203average of the variances
204
205$\frac{\sum w_xw_y(x-m_x)(y-m_y)}{\sqrt{\sum w_xw_y(x-m_x)^2\sum
206w_xw_y(y-m_y)^2}}$.
207
208This expression fulfills the following
209\begin{itemize}
210\item Having N weights the expression reduces to the non-weighted expression.
211\item Adding a pair of data, in which one weight is zero is equivalent
212to ignoring the data pair.
213\item Correlation is equal to unity if and only if $x$ is equal to
214$y$. Otherwise the correlation is between -1 and 1.
215\end{itemize}
216\section{Score}
217
218
219\subsection{Pearson}
220
221$\frac{\sum w(x-m_x)(y-m_y)}{\sqrt{\sum w(x-m_x)^2\sum w(y-m_y)^2}}$.
222
223See AveragerPairWeighted correlation.
224
225\subsection{ROC}
226
227An interpretation of the ROC curve area is the probability that if we
228take one sample from class $+$ and one sample from class $-$, what is
229the probability that the sample from class $+$ has greater value. The
230ROC curve area calculates the ratio of pairs fulfilling this
231
232\begin{equation}
233\frac{\sum_{\{i,j\}:x^-_i<x^+_j}1}{\sum_{i,j}1}.
234\end{equation}
235
236An geometrical interpretation is to have a number of squares where
237each square correspond to a pair of samples. The ROC curve follows the
238border between pairs in which the samples from class $+$ has a greater
239value and pairs in which this is not fulfilled. The ROC curve area is
240the area of those latter squares and a natural extension is to weight
241each pair with its two weights and consequently the weighted ROC curve
242area becomes
243
244\begin{equation}
245\frac{\sum_{\{i,j\}:x^-_i<x^+_j}w^-_iw^+_j}{\sum_{i,j}w^-_iw^+_j}
246\end{equation}
247
248This expression is invariant under a rescaling of weight. Adding a
249data value with weight zero adds nothing to the exprssion, and having
250all weight equal to unity yields the non-weighted ROC curve area.
251
252\subsection{tScore}
253
254Assume that $x$ and $y$ originate from the same distribution
255$N(\mu,\sigma_i^2)$ where $\sigma_i^2=\frac{\sigma_0^2}{w_i}$. We then
256estimate $\sigma_0^2$ as
257\begin{equation}
258\frac{\sum w(x-m_x)^2+\sum w(y-m_y)^2}
259{\frac{\left(\sum w_x\right)^2}{\sum w_x^2}+
260\frac{\left(\sum w_y\right)^2}{\sum w_y^2}-2}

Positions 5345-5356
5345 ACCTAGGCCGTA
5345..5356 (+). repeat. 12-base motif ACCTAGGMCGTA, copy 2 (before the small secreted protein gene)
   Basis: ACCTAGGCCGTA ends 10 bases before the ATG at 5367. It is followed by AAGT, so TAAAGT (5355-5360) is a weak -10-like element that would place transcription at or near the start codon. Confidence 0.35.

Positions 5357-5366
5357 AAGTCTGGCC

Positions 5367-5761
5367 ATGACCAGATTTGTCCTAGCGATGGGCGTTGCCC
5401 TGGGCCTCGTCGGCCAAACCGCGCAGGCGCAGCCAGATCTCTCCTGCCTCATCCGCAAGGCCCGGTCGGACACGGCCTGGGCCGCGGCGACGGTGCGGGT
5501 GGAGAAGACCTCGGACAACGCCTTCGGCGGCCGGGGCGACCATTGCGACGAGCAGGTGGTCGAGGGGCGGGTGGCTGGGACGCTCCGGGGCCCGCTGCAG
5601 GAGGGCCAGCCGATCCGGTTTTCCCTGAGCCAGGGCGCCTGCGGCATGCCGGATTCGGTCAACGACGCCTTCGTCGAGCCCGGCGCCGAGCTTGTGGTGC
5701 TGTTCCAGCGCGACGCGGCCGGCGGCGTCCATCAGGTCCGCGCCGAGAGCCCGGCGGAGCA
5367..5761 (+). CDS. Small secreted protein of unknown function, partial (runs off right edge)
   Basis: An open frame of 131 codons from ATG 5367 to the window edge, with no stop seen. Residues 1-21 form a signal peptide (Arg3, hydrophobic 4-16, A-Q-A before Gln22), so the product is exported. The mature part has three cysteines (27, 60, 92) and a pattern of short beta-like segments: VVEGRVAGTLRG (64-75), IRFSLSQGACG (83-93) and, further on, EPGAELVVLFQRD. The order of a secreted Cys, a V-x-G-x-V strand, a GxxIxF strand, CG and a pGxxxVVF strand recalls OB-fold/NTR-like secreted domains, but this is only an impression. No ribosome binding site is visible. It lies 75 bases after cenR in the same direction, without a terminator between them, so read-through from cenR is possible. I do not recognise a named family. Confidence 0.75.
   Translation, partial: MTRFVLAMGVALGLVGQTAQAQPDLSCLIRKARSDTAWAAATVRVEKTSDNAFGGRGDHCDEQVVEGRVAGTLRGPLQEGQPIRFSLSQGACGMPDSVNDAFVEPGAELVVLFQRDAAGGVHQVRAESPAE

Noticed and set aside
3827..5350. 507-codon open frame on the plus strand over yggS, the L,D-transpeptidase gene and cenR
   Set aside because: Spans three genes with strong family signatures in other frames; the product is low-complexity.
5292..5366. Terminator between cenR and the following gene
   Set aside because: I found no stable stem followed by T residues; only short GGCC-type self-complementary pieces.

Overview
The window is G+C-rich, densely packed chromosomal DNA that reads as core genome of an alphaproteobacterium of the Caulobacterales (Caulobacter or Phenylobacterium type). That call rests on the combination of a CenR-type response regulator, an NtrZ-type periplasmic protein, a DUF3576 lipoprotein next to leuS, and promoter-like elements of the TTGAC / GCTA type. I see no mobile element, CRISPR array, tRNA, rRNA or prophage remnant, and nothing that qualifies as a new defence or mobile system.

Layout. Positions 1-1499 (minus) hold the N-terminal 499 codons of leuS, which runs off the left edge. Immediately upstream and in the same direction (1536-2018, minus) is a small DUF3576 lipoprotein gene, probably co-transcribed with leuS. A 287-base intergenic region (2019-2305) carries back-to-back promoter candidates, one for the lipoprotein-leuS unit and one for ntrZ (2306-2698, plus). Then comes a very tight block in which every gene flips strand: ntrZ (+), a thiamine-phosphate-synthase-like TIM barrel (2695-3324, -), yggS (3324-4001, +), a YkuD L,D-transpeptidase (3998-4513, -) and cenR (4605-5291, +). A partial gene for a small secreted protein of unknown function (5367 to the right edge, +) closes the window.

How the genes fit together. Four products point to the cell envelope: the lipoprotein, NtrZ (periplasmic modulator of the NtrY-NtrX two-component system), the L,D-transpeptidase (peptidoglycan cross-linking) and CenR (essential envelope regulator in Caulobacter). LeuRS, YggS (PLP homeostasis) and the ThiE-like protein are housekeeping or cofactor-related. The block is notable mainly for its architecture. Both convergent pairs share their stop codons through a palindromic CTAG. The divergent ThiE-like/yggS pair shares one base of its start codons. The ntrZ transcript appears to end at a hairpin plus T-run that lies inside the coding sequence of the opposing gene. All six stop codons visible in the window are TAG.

261\end{equation}
262The variance of difference of the means becomes
263\begin{eqnarray}
264Var(m_x)+Var(m_y)=\\\frac{\sum w_i^2Var(x_i)}{\left(\sum
265w_i\right)^2}+\frac{\sum w_i^2Var(y_i)}{\left(\sum w_i\right)^2}=
266\frac{\sigma_0^2}{\sum w_i}+\frac{\sigma_0^2}{\sum w_i},
267\end{eqnarray}
268and consequently the t-score becomes
269\begin{equation}
270\frac{\sum w(x-m_x)^2+\sum w(y-m_y)^2}
271{\frac{\left(\sum w_x\right)^2}{\sum w_x^2}+
272\frac{\left(\sum w_y\right)^2}{\sum w_y^2}-2}
273\left(\frac{1}{\sum w_i}+\frac{1}{\sum w_i}\right),
274\end{equation}
275
276For a $w_i=w$ we this expression get condensed down to
277\begin{equation}
278\frac{w\sum (x-m_x)^2+w\sum (y-m_y)^2}
279{n_x+n_y-2} 
280\left(\frac{1}{wn_x}+\frac{1}{wn_y}\right),
281\end{equation}
282in other words the good old expression as for non-weighted.
283
284\subsection{FoldChange}
285Fold-Change is simply the difference between the weighted mean of the
286two groups //$\frac{\sum w_xx}{\sum w_x}-\frac{\sum w_yy}{\sum w_y}$
287
288\subsection{WilcoxonFoldChange}
289Taking all pair samples (one from class $+$ and one from class $-$)
290and calculating the weighted median of the distances.
291
292\section{Kernel}
293\subsection{Polynomial Kernel}
294The polynomial kernel of degree $N$ is defined as $(1+<x,y>)^N$, where
295$<x,y>$ is the linear kernel (usual scalar product). For the weighted
296case we define the linear kernel to be $<x,y>=\sum {w_xw_yxy}$ and the
297polynomial kernel can be calculated as before
298$(1+<x,y>)^N$. Is this kernel a proper kernel (always being semi
299positive definite). Yes, because $<x,y>$ is obviously a proper kernel
300as it is a scalar product. Adding a positive constant to a kernel
301yields another kernel so $1+<x,y>$ is still a proper kernel. Then also